DALLAS - North Texas continues to be a people magnet.
The Dallas-Fort Worth area added more new residents last year than any other metropolitan area in the country, according to U.S. Census Bureau data released Tuesday.
The region attracted nearly 147,000 people during a 12-month period starting in July 2008, topping the Houston metropolitan area, which ranked second with an additional 141,000 residents.
Helping to fuel the North Texas growth is Rockwall County, which was the third-fastest-growing county in the country during the last decade. According to the new numbers, its population has nearly doubled since 2000. Not far behind was Collin County, which ranked No. 13, growing more than 60 percent.
"Texas growth has been simply phenomenal this past decade," said Steve Murdock, a professor at Rice University and a former U.S. Census Bureau director.
Good jobs and a better-than-elsewhere economy are drawing people to Texas, experts say. And newcomers and old-timers alike are moving to suburban counties such as Rockwall and Collin for bigger houses and better schools – and to escape aggravating urban traffic.
Rockwall County was practically rural 10 years ago, with just 43,000 residents.
Now the county east of Dallas has 81,000 people and every type of shop and restaurant imaginable, County Judge Chris Florance said.
"Once you get out here, all the amenities that people want are here," he said. "No one has to go into Dallas anymore to find what they need."
To help plan for the future, Rockwall County residents recently passed a $100 million referendum to improve their most congested roads.
"If you don't build it, they're going to come anyway," Florance said.
Several other North Texas counties were home to the biggest county population jumps over the past decade.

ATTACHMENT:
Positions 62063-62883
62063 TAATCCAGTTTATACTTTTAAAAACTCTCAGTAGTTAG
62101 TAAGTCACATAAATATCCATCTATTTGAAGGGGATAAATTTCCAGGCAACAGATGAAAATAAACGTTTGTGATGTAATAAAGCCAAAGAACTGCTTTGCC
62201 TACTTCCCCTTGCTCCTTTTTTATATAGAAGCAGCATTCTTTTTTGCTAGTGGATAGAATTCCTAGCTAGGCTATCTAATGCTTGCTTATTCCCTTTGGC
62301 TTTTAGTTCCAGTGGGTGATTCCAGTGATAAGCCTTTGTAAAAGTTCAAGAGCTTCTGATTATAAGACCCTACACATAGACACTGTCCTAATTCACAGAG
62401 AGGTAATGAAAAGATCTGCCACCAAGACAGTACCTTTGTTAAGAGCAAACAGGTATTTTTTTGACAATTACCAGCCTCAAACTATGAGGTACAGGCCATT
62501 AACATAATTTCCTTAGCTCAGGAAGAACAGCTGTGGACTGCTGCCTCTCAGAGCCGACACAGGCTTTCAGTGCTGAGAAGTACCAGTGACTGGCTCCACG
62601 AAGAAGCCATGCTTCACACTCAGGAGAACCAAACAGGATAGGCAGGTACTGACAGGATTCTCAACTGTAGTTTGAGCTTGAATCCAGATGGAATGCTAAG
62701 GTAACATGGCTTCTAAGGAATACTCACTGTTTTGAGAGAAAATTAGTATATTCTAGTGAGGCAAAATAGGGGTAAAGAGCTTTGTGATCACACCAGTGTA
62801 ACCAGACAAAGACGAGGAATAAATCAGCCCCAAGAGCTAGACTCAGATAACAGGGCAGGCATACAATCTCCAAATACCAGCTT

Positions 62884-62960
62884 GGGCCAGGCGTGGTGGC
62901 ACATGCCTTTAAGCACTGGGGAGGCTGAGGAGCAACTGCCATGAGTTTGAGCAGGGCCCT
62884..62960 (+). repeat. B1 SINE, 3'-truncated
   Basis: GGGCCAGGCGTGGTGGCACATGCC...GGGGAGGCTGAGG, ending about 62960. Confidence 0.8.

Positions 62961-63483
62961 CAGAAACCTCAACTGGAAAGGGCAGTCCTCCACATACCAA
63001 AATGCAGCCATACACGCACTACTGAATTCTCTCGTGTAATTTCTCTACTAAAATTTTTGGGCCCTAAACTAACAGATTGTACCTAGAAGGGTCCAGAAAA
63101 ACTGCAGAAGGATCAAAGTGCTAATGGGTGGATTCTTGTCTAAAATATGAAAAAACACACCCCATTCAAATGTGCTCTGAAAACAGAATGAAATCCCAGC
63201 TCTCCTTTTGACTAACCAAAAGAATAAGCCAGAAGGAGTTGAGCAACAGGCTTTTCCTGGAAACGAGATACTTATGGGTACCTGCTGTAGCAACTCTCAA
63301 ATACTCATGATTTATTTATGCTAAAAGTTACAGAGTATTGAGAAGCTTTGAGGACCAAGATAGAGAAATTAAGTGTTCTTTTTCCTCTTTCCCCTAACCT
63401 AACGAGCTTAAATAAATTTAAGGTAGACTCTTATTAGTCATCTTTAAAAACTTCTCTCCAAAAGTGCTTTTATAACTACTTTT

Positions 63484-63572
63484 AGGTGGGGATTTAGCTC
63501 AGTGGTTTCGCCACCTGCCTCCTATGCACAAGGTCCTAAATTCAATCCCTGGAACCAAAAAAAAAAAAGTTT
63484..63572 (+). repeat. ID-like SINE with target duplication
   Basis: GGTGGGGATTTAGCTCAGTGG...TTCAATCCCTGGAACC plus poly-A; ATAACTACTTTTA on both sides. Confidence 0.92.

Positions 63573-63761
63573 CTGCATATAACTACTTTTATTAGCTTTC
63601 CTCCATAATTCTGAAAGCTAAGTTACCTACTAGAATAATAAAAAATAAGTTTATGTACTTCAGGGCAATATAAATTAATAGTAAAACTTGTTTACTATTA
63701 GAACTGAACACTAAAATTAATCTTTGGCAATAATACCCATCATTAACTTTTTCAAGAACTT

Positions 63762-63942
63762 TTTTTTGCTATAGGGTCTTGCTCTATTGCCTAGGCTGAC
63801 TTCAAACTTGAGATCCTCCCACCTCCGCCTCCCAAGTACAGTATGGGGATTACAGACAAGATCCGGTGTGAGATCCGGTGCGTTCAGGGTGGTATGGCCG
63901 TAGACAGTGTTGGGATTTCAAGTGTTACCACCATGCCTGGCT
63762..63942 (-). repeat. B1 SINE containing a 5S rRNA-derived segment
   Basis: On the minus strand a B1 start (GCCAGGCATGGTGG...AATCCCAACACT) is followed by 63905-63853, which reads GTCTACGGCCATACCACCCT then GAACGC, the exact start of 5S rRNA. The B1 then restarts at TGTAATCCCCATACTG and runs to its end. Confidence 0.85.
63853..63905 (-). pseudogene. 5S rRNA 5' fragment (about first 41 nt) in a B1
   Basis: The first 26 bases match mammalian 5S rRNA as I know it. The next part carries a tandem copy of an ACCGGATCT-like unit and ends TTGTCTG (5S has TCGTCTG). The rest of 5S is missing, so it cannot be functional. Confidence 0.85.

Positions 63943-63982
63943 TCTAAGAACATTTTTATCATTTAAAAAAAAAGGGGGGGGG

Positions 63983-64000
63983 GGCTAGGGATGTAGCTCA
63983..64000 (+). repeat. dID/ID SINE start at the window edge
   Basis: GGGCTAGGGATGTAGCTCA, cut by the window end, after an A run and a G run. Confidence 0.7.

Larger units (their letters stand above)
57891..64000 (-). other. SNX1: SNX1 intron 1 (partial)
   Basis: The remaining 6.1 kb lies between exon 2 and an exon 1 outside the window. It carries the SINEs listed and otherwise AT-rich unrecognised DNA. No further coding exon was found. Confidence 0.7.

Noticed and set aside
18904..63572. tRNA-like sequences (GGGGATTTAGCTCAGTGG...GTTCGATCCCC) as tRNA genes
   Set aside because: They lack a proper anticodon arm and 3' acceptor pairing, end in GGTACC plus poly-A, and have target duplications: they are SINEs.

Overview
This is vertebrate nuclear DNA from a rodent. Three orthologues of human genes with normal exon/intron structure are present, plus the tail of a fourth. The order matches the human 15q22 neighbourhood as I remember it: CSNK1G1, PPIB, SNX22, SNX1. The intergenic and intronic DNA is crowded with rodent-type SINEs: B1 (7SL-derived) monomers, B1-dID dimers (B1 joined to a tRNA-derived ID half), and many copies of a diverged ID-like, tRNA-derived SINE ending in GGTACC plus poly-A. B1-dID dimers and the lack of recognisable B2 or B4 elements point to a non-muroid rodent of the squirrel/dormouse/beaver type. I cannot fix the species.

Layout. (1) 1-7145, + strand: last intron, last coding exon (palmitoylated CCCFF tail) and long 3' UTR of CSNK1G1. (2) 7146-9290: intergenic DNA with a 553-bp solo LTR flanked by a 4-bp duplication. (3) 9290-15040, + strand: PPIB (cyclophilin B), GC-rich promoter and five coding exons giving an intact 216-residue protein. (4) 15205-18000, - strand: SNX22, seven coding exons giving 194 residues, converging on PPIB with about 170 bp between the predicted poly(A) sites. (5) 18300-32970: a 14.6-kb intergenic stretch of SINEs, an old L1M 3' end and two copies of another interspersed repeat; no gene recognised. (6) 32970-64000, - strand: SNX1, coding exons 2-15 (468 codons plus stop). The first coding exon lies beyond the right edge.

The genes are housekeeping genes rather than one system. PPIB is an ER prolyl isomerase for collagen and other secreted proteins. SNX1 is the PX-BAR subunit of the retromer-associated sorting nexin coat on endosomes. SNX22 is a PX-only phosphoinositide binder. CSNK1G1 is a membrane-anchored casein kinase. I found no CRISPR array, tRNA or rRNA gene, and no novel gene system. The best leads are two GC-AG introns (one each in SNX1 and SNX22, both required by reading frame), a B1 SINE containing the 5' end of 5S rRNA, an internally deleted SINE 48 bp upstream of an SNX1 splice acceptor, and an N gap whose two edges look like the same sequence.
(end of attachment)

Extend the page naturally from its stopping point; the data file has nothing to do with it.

On the top 100 list, Denton was ranked 27th, while Kaufman was No. 40 and Ellis was No. 79. Other Texas counties ranking high include Williamson and Hays near Austin and Fort Bend and Montgomery near Houston.
The state's economy and housing market, which have been better off than other states, are helping to fuel population growth, demographers say.
"We have had a very vibrant economy with a diverse set of industries," Murdock said. "When you have the kind of population growth we've had, you don't have it without having economic growth."
Texas' robust population increase – it's the fastest-growing state – means it's bound to add at least three new seats in Congress after the 2010 census. The state will probably be home to more than 25 million people in the count, Murdock said.
But don't just credit the state's population growth to newcomers moving to Texas.
The state also has high fertility rates and a low mortality rate, said Lloyd Potter, director of the Texas State Data Center, which studies population trends.
"Remove all types of migration from the equation and Texas would continue to grow," he said.